Another issue is that although Katz indicates that taking repeated measures is important, he makes little mention of the need for longer-term followup. At least part of the initial response from any intervention is likely to be due to the ‘meaning response’, or expectancies or placebo response that people have simply from having been given a treatment. As a result, it’s important to measure changes in quality of life (and any other outcome measure) some months or even years later after the treatment is first initiated. The risk otherwise is that an initial lifting of mood, sense of hope, even physiological changes secondary to placebo can subside over time – and in the end, it’s the effects that are sustained that are important.

However, it’s difficult to argue with Katz on this: quality of life measures should be included as a key variable in future pharmacological research. Personally, I think it should be included as an outcome measurement of any pain management intervention.

For further information on a broader range of outcome measures that are being considered for pain management, this article by Dworkin and colleagues provides some insights into the areas that the IMMPACT group recommend: (1) pain; (2) physical functioning; (3) emotional functioning; (4) participant ratings of improvement and satisfaction with treatment; (5) symptoms and adverse events; and (6) participant disposition.  Worth a read – and they’re continuing to publish more on this area.

Katz, N. (2002). The Impact of Pain Management
on Quality of Life. Journal of Pain and Symptom Management, 24(1S), S38-S47.

Severeijns, R., Vlaeyen, JWS., van den Hout MA., & Weber, JWA., (2001)Pain catastrophizing predicts pain intensity, disability, and psychological distress independent of the level of physical impairment. The Clinical journal of pain vol. 17, no2, pp. 165-172

Working with goals

I mentioned in my post yesterday that it’s not easy to help people work out goals.  Most people have a fairly general idea of how they’d like their life to be, despite pain, but have lost sight of the possibility of how life might be in the future. I spoke about this with a person this morning who told me that he has lost confidence that life can be anything different, so when he was asked ‘what do you want from pain management’, he was floored!  He told me that he has lived ‘from day to day’ for so long that he had lost sight of considering where he was going in his life. I don’t think this is uncommon for people living with long-term pain, before they start accepting pain as chronic and start ‘living’ with their pain.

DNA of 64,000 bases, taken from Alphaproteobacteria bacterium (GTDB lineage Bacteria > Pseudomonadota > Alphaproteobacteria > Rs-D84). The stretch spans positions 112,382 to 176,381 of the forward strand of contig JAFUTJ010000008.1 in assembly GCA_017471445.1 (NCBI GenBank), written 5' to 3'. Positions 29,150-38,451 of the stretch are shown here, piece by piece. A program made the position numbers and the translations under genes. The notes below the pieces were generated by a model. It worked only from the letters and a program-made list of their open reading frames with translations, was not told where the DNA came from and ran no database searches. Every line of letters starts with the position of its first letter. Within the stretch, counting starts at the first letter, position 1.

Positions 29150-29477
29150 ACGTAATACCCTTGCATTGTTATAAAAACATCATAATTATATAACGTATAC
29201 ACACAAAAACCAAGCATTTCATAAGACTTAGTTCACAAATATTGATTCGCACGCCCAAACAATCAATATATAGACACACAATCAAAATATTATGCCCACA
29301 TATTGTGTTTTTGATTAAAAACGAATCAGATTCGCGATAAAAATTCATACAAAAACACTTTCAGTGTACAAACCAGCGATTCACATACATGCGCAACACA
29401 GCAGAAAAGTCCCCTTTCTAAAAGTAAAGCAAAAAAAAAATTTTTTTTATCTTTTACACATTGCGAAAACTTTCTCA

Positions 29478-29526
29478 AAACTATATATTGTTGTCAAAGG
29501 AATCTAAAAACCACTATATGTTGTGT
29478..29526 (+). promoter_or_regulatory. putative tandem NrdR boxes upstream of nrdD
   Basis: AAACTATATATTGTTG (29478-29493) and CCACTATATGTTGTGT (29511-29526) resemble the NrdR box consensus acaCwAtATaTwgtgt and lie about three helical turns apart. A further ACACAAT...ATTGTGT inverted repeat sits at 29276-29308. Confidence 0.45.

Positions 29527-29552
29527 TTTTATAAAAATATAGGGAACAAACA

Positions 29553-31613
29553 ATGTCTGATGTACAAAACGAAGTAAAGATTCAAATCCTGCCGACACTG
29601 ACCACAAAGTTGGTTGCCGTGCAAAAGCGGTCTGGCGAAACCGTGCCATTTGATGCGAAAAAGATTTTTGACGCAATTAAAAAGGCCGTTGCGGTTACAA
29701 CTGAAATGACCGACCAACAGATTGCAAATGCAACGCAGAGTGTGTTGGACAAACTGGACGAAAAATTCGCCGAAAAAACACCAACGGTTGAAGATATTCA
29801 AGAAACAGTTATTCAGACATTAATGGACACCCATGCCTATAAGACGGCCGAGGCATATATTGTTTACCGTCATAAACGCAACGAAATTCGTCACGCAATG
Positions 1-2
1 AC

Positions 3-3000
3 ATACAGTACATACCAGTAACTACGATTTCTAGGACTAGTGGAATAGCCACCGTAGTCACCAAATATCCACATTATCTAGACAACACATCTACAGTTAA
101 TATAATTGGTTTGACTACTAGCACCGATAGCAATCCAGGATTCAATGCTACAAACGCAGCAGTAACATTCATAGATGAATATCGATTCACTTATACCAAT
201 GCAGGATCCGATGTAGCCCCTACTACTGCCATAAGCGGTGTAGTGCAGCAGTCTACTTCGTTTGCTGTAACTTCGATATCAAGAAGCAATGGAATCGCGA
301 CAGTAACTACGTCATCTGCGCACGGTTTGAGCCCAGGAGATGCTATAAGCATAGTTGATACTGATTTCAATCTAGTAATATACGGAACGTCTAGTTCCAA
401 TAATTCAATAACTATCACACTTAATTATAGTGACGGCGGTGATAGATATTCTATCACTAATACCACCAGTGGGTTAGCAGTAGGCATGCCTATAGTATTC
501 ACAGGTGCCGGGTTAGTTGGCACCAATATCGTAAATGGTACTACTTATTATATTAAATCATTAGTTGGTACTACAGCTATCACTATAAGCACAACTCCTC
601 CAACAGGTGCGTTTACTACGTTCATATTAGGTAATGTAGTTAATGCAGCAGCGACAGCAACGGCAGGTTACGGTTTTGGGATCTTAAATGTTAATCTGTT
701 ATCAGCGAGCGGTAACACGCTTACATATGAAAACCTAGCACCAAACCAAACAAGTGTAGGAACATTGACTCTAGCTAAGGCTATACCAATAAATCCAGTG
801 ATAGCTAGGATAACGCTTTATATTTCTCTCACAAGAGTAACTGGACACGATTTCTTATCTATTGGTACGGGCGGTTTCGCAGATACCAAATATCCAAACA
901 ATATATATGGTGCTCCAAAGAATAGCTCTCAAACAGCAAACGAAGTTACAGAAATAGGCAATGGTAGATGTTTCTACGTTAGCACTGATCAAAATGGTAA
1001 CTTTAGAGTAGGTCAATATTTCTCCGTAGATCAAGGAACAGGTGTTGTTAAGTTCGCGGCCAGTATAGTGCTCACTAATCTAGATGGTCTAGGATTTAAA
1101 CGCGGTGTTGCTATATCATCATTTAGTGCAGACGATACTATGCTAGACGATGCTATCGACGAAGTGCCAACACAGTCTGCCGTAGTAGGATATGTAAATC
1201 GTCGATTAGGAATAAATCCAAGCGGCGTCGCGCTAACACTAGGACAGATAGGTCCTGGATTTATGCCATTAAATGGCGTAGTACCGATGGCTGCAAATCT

So the first step may be to use a menu approach as I suggested yesterday, but somehow this needs to lead in to longer-term ‘life change’ goals, so the new knowledge can be integrated and retained.  My vision for people learning to live with pain is that they move from thinking of themselves as ‘patients’ and move to thinking of themselves as ‘people’ – and more importantly, that they are people who are doing things. That way their pain condition becomes no more important a part of them than their height, ability to do maths, or interpersonal skill: just part of who they are.

We’ve discussed the menu approach, which helps people to look at things they’re interested in.  Then quite often we help the person develop the pain management skills are linked to the clinical hypotheses we, as clinicians, developed about the factors that we have assessed as influencing their pain presentation.  These are may be things like activity management, relaxation training to reduce physiological arousal, communication skills and so on…

Then the part that I think is vitally important, but not always recognised: change management in ‘real life’.  Some people call this ‘goal setting’!

The ‘wish list’ (I promise I’ll feature this tomorrow!) asks people to identify general areas they’d like to see change in their lives.  This goal-planning worksheet is one way to help people develop specific ‘next steps’ to take, and ways to identify and measure the actions and resources they need to take to make it happen.